First Yemeni woman candidate for presidency [Archives:2005/901/Front Page]

December 8 2005

Sana'a, Dec. 5- Ms. Sumayah Ali Raja, head of Yemen-French Forum, announced she would run for the next presidential elections in Yemen scheduled for next September. Her announcement came in the closing session of the “Women Rights in the Arab World” conference held in Sana'a recently,

Sumayah is considered the first Yemeni woman in the country's history to run for presidential election. She said that her candidacy would enhance Yemeni women to attain their legal and constitutional rights and would elevate their participation in different fields; adding that her nomination would also enhance women's abilities and political role in the country.

Ms. Raja hopes that she would receive support from Yemeni political parties and civil society organization for her candidacy.

The position of women in the Middle East is in need of improvement in all fields, including the political, economic, social and cultural, a recent conference devoted to “Women's Rights in the Arab World,” concluded.

The symposium was held in the capital Sana'a from 3 to 5 December under the slogan “From Words to Deeds.”

Citing recent research on the subject, a final statement noted, “Violence against women and unequal opportunity in the Arab world are still prevalent in both rural and urban areas.”

The gathering, which included some 300 participants from all over the world, collectively urged the Arab governments that have not ratified the Convention on the Elimination of All Forms of Discrimination against Women (CEDAW) to do so immediately.

It also chastised signatory countries that had added subsequent articles negating CEDAW principles.

Often called “an international Bill of Rights for women,” CEDAW was adopted by the General Assembly at a 1979 UN “Decade for Women” conference in Copenhagen.

The Sana'a convention, organised by the Yemeni Ministry of Human Rights and financed by the UNDP and several western governments, further called on Arab leaderships to “promulgate national legislation aimed at enforcing women's rights nd excluding all discriminative articles.”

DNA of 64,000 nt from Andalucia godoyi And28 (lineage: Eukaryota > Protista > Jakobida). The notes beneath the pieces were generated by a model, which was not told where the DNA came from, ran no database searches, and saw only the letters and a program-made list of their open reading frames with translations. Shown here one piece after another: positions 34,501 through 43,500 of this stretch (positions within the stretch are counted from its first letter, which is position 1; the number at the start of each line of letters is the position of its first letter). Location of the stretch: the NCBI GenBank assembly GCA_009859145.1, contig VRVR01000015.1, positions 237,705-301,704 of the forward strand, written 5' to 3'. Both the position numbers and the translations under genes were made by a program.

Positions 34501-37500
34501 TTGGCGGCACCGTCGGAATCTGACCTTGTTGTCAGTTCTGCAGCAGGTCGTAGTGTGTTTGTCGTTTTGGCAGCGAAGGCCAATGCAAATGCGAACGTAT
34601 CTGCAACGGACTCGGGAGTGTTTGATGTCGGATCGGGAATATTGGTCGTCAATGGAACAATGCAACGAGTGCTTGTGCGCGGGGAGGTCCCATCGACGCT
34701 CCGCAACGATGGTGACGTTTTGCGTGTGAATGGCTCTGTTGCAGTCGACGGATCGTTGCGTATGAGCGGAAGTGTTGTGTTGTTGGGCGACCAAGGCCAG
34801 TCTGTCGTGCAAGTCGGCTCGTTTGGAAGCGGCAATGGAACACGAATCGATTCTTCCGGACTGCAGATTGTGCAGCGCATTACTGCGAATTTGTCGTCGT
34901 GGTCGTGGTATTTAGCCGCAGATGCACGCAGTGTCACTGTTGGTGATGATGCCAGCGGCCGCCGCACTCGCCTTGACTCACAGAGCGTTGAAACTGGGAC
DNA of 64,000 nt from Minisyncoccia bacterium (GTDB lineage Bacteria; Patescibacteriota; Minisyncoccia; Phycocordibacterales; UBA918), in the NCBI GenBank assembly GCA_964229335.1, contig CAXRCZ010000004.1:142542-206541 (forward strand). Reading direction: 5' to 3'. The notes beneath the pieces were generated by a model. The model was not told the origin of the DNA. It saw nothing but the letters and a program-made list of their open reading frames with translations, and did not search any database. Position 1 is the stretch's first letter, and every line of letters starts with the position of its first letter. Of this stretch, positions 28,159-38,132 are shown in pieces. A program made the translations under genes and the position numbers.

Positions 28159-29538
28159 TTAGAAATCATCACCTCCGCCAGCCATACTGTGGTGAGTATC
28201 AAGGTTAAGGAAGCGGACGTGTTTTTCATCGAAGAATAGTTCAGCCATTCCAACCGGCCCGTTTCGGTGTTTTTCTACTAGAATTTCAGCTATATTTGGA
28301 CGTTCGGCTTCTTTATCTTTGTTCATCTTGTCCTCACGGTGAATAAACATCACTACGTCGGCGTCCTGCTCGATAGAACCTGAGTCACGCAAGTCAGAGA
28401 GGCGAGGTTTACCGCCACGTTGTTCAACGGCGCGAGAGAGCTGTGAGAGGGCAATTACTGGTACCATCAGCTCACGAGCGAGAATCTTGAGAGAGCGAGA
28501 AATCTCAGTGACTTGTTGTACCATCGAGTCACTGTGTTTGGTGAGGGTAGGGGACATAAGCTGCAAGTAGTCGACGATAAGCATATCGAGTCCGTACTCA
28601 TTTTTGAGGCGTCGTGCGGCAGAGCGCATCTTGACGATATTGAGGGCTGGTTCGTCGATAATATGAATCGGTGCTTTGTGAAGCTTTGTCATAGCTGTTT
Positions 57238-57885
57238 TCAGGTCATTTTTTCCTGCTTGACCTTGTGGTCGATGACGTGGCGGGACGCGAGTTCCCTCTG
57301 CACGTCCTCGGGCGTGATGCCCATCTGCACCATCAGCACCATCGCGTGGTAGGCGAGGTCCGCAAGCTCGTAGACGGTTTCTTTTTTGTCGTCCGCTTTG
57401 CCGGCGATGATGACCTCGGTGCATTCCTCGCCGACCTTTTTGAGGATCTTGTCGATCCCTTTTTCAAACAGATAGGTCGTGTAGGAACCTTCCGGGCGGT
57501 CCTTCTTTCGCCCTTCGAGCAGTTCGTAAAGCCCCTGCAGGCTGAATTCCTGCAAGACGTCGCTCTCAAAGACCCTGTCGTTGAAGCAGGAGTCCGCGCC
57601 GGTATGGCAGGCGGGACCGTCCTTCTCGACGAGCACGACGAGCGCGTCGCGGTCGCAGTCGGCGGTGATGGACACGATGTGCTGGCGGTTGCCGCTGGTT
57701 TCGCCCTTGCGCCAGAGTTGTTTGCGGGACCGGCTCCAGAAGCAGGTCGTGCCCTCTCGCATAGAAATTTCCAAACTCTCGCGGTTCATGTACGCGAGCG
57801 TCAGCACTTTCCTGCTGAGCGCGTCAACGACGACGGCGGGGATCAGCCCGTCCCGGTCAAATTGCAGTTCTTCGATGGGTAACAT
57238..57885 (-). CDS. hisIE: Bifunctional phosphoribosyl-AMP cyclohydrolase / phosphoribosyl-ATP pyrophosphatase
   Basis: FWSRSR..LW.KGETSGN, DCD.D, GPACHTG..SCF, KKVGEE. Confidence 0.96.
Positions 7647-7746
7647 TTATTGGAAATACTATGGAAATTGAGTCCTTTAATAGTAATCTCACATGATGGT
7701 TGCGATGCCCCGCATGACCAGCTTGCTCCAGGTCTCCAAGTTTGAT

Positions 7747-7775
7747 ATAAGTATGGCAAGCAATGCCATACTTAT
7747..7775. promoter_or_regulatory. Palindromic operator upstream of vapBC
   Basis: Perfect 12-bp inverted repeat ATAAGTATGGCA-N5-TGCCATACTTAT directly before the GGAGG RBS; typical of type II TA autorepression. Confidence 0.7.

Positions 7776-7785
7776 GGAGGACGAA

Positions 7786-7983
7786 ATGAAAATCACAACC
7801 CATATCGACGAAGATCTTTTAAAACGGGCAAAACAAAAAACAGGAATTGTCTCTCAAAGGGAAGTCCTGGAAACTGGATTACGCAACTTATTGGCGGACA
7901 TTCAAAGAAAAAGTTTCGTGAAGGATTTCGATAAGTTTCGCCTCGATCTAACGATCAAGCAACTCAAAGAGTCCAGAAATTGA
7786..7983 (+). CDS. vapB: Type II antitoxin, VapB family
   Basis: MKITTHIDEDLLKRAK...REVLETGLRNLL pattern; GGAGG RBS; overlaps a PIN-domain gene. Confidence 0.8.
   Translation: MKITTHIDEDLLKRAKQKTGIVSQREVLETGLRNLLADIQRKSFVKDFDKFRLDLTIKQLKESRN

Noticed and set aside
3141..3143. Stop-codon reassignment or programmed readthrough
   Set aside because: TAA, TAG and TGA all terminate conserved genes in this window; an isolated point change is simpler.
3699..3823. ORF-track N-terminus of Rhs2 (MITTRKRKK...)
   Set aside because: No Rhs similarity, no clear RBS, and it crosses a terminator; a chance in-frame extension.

The statement cited national personal-status and citizenship laws as frequent examples of discriminatory legislation in Arab countries.

Further, the conference called for “necessary actions” aimed at guaranteeing greater female representation in the political decision-making process, such as a quota system in general elections and the appointment of women to executive and judiciary positions.

In an effort toward reaching these ends, the conference made a number of recommendations. It urged, for example, the improvement of education for women and the elimination of high female illiteracy rates in the Arab world by making primary school education both free and compulsory.

Civil society organisations, meanwhile, should be granted a consultative role in drafting legislation and overseeing its implementation.

Opening the conference, Yemen's Prime Minister Abdul Qader BaJammal promised that his government would take the conference's recommendations into consideration, and vowed its compliance to all international conventions ratified by Yemen.

BaJammal went on to urge local political parties to adopt a quota system giving women 15 percent of their parliamentary seats.

Notably, the conference, also attended by participants from Europe and the United States, covered more than just women's issues.

In its final statement, the symposium also advocated the “right of return” for Palestinian refugees displaced by Israeli occupation and the “release of all female Palestinian prisoners currently held by Israeli authorities.”

It also called for “terminating the US invasion of Iraq and immediate intervention to end obvious human rights violations suffered by Iraqis, especially those faced by Iraqi women.”

Abdulrahman Al-Baidani , Abdullah Numan and Abdullah al-Hakimi, (all of them running as independents), had so far declared they would run for presidential elections, after President Ali Abdullah Saleh announced he would not run elections for a new tenure as president of the republic.